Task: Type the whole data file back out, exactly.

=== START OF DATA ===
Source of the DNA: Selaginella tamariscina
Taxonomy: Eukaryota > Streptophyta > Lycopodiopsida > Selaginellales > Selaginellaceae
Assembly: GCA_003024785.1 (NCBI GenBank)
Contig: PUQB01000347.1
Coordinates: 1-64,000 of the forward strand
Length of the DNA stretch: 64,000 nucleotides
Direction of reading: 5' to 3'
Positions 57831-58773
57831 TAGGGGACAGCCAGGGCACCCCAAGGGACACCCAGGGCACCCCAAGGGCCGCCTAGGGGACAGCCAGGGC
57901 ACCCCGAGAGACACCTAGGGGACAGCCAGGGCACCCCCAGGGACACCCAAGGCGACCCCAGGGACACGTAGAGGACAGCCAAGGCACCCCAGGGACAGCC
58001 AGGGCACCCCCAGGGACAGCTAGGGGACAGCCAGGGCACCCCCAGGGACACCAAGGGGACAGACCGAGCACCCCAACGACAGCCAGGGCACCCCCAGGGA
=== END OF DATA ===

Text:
Source of the DNA: Selaginella tamariscina
Taxonomy: Eukaryota > Streptophyta > Lycopodiopsida > Selaginellales > Selaginellaceae
Assembly: GCA_003024785.1 (NCBI GenBank)
Contig: PUQB01000347.1
Coordinates: 1-64,000 of the forward strand
Length of the DNA stretch: 64,000 nucleotides
Direction of reading: 5' to 3'
Positions 57831-58773
57831 TAGGGGACAGCCAGGGCACCCCAAGGGACACCCAGGGCACCCCAAGGGCCGCCTAGGGGACAGCCAGGGC
57901 ACCCCGAGAGACACCTAGGGGACAGCCAGGGCACCCCCAGGGACACCCAAGGCGACCCCAGGGACACGTAGAGGACAGCCAAGGCACCCCAGGGACAGCC
58001 AGGGCACCCCCAGGGACAGCTAGGGGACAGCCAGGGCACCCCCAGGGACACCAAGGGGACAGACCGAGCACCCCAACGACAGCCAGGGCACCCCCAGGGA